The Redemption Sweet Spot
The overall decline in coupon redemption rates in the U.S. and Canada raises a question as old as coupons themselves: What prompts a consumer to redeem?
For an ICOM Information & Communications analysis of coupon redemption drivers, a data pool was assembled that allowed the research to break down coupon redemption trends across a variety of market segments, including health and beauty, food and beverage, and apparel. Information was derived from a 20-year database assembled in the course of designing 6,300 targeted direct mail programs and issuing 425 million coupons to 28 million U.S. and Canadian households.
Coupon variables that were analyzed included expiration, value, volume and product type. User-related variables examined such characteristics as current versus competitive user, frequent versus infrequent user, store-brand versus non-store-brand user, and American versus Canadian redemption characteristics.
Finding the Sweet Spot
Time and value are two important variables to consider when looking to predict coupon redemption. Of them, value in recent years has been stable or increasing, while the trend has been to cut expiration lengths. In the majority of cases, a shorter expiration length reduces redemption far more than any corresponding increase in value can make up.
In fact, the research shows a significant change in redemption time for targeted coupons over a recent 10-year period. From 1996 to 2000, consumers took an average of 5.5 months from coupon distribution to redemption. In the following five years, from 2001 to 2006, average redemption times for the same consumer leapt to 6.5 months, nearly a 20 percent increase.
And the research indicates there is an optimal value-expiration sweet spot for most target groups. The sweet spot is a combination of value relative to retail price plus expiration length that yields maximum redemption. For example, the data shows the sweet spot for a food and beverage coupon targeting competitive product users is 26 percent to 50 percent value with a 12-month expiration period. Altering the expiration length or the value relative to price could have a negative affect on redemption.
The key learnings from this analysis indicate that much of the conventional wisdom about couponing is wrong. Many false notions fail to acknowledge that the redemption of targeted coupons is now less immediate, due to people’s busier lifestyles, more dual incomes and expanded home inventories.
The shifting consumer model demands that couponing approaches also change, or redemption rates will suffer. The following are seven couponing myths and subsequent facts that emerged from the study:
Myth #1: Store-brand users aren’t worth pursuing with target coupon offers.
Fact: As store brands upgrade their quality, fewer store-brand consumers will be price-centric, and more will be quality- and feature-conscious. They’ll often redeem targeted offers at rates as high as those of other competitive users.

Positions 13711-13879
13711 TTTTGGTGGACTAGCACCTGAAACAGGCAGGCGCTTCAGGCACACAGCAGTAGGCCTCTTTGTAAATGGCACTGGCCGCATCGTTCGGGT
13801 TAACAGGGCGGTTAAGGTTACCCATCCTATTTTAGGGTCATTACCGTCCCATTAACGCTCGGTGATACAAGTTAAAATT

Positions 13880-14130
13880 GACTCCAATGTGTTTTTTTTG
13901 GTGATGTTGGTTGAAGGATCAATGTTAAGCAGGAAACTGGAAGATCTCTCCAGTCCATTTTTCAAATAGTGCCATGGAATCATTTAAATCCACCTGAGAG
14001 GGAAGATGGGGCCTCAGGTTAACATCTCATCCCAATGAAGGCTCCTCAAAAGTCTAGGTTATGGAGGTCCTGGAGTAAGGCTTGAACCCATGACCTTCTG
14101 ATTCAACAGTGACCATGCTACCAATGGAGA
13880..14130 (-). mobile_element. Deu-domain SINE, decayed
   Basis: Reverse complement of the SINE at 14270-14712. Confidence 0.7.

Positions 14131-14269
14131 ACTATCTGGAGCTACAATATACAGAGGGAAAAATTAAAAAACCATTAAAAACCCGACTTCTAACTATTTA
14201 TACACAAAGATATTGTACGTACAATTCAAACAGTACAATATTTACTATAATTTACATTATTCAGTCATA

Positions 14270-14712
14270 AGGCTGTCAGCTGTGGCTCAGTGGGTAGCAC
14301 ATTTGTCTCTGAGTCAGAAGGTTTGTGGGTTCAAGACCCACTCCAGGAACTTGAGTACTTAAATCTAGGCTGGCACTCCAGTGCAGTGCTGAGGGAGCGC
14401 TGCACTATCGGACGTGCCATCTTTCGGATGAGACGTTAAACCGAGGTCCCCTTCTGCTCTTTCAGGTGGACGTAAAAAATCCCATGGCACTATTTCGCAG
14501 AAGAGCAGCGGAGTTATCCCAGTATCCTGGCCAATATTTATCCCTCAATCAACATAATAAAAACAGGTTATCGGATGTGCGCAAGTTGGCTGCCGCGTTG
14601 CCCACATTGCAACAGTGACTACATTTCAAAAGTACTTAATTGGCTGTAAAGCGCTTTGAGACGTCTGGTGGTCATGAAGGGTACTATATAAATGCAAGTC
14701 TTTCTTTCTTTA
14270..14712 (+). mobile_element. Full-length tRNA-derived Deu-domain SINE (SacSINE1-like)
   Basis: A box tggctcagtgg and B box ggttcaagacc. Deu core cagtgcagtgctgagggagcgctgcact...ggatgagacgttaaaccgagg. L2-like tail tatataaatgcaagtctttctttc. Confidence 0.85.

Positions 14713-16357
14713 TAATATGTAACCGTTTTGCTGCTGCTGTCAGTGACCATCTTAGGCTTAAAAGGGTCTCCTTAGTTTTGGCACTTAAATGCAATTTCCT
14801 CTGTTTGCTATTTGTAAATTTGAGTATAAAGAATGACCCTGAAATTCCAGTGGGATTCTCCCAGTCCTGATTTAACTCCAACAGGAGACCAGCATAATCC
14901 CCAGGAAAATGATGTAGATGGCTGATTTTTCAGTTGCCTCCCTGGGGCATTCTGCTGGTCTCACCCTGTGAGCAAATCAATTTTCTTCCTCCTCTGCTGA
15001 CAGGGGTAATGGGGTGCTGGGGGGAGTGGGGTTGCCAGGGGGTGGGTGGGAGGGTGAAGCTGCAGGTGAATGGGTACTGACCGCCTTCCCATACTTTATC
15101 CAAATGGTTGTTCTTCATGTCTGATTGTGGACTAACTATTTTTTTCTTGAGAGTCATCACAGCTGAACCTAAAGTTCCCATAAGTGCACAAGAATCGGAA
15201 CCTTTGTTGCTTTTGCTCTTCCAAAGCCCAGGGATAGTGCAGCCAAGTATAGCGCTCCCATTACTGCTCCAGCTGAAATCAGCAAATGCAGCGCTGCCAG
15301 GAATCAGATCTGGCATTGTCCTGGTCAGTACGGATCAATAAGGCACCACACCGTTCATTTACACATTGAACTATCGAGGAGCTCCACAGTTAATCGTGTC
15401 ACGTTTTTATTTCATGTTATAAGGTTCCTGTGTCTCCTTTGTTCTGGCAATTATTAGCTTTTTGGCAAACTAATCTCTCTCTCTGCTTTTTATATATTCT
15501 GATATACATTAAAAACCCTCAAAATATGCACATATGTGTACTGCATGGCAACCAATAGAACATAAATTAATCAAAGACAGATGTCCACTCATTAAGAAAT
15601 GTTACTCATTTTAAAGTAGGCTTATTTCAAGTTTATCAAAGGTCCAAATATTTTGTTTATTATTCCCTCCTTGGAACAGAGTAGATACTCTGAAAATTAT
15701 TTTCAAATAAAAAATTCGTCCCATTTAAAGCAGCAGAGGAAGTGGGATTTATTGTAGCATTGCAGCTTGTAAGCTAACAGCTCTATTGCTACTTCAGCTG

Myth #2: Targeting the most loyal users of a competitor’s product yields the best return on a coupon program.
Fact: Light to moderately loyal competitive users are more likely to try a new product and will do so on a lower-value coupon offer.
Myth #3: The presence of a sample is a requisite for driving high redemption rates.
Fact: There are other factors much more likely to drive redemption rates. Some of those include expiration, value, current versus competitive user, and frequent versus infrequent coupon user.
Myth #4: The current users of a product don’t need long expirations to get them to redeem a coupon offer.
Fact: To gain more than two-thirds of potential redemptions—even with current users of your product—offers must be valid for six months at a minimum, and in the 10- to 12-month range for personal care categories like skin and beauty products.
Myth #5: Coupon clutter is pervasive in all delivery strategies.
Fact: Escalated volume is not a factor in targeted coupons mailed directly to homes. Notably, targeted promotion redemption rates are up in this sector for household products and pet products.
Myth #6: Coupon offers on frequently purchased items are redeemed quickly, so an expiration of less than six months will do.
Fact: Targeted offers with expirations shorter than six months in general reap only half as many redemptions as longer term offers.
Myth #7: Current and competitive product users need the same coupon value to be motivated.
Fact: In any product sector, current users typically require much less offer value to drive them to purchase. Sectors vary, but it often takes 40 percent less value to move a current user than a competitive user.
Steve Litt is product director at ICOM Information & Communications, a Toronto-based provider of targeted list, data communication solutions and analytic services. Peter Meyers is vice president of marketing at ICOM Information & Communications. Both Litt and Meyers can be reached at (416) 297-7359.